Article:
Strange Tails

Strange Tails

We're delighted to have a strong population of strange-tailed tyrants at the reserve. So much so that we've adopted these beautiful and endangered birds as the symbol of the Trust

The growing diversity of the animals of Reserva Don Luis is a fresh source of delight every time we return.  We don't play favourites, but it's impossible not to engage more with some of our more conspicuous guests.  One of these is the strange-tailed tyrant.  The male is stoic in his tolerance of one of nature's strangest - and it would seem least practical - adaptations.  He's willing to suffer to be beautiful, and somehow manages to fly with tail feathers that were surely designed for a bird three times his size.

We love his perseverance; his resolution to succeed against challenge, and his ability to prove that anything is possible.  He's appearing in growing numbers on the Reserva Do Luis, and his success has become an allegory for, and a symbol of, our own.

When we started the process of updating and redesigning our website, we wanted to adopt an image that symbolised our aims and our challenges.  This brave little flycatcher, with his indomitable character, was the perfect choice.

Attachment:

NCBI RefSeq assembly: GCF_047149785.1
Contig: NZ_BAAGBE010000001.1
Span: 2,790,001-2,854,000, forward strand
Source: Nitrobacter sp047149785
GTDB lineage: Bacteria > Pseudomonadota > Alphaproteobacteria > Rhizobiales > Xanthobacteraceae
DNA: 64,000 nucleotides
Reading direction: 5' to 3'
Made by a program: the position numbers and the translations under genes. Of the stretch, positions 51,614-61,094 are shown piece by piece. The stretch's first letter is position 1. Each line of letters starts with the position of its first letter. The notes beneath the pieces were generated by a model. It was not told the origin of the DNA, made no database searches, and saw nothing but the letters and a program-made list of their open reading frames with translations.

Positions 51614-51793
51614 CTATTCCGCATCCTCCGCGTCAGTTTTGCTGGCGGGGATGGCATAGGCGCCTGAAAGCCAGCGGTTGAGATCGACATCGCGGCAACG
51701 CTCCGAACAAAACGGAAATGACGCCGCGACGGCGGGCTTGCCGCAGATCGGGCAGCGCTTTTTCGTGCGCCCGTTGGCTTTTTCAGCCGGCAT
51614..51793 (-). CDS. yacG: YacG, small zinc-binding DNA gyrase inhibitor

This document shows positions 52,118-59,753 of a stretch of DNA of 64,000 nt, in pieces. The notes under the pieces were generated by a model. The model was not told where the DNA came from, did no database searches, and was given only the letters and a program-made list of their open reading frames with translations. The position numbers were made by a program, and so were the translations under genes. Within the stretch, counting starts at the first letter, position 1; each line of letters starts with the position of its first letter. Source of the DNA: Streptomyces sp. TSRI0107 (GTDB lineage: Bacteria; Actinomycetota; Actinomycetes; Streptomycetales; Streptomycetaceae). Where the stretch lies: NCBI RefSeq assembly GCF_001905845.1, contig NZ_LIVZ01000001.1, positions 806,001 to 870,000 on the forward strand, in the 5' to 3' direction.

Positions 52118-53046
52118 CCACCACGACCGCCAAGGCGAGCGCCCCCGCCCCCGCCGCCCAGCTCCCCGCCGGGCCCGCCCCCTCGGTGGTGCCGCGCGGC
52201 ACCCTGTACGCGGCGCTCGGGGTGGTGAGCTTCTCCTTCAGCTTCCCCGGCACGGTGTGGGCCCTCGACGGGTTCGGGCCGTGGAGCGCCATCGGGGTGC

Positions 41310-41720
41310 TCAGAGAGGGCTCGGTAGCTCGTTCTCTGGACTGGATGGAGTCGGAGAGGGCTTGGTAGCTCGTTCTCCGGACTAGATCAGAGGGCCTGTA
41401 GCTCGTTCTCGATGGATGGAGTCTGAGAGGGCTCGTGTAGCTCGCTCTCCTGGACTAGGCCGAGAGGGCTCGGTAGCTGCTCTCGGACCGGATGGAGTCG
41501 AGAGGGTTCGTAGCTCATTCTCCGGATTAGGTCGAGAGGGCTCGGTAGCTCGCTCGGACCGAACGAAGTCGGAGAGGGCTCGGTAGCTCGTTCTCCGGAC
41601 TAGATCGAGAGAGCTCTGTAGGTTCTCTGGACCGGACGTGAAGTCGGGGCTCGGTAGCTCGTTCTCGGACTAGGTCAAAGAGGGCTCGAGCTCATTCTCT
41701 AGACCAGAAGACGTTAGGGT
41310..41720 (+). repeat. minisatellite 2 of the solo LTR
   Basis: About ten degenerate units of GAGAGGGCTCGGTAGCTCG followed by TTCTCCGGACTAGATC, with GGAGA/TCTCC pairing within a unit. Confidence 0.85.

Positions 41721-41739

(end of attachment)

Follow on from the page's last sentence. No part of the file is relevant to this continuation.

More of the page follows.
The logo is a stylised profile of a male tyrant, silhouetted against the sunrise.  We coloured the sun the blue of the Argentinian flag in honour of this country's beauty, its climate and the breathtaking span of magnificent animals that it nurtures.

More about strange-tailed tyrants>>

Platyrrhinus lineatus

Bat Research

Our bat team is conducting bat research both in the Ibera Marshes and in other provinces. We are especially concentrating on Misiones at the moment where we find the largest bat in Argentina, Chrotopterus auriitus and Myotis ruber, two species that we are researching.

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Tonatia bidens (Greater Round-eared Bat)

Tonatia bidens

Greater Round-eared Bat

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We were very fortunate to come across this very rare bat in one of our nets at Mocona, Misiones in October 2023. Tonatia bidens has only been found in Misiones and Jujuy in Argentina. The species has only been recorded once in this century before our discovery.

It is from the family Phyllostomidae (sub family Phyllostominae).

Tonatia bidens is like a miniature Chrotopterus auritus, about half the weight with a forearm measurement of slightly more than half its larger cousin. It has similar large rounded ears, a similar uropatagium with the tail extruding on dorsal side about half way. The muzzle is quite long and the teeth look carnivorous. The feet have long strong claws, and the wings are broad and strong.

Roosts are found in cavities in trees and occasionally in abandoned buildings. Its diet is insectivore/carnivore with occasional consumption of fruit.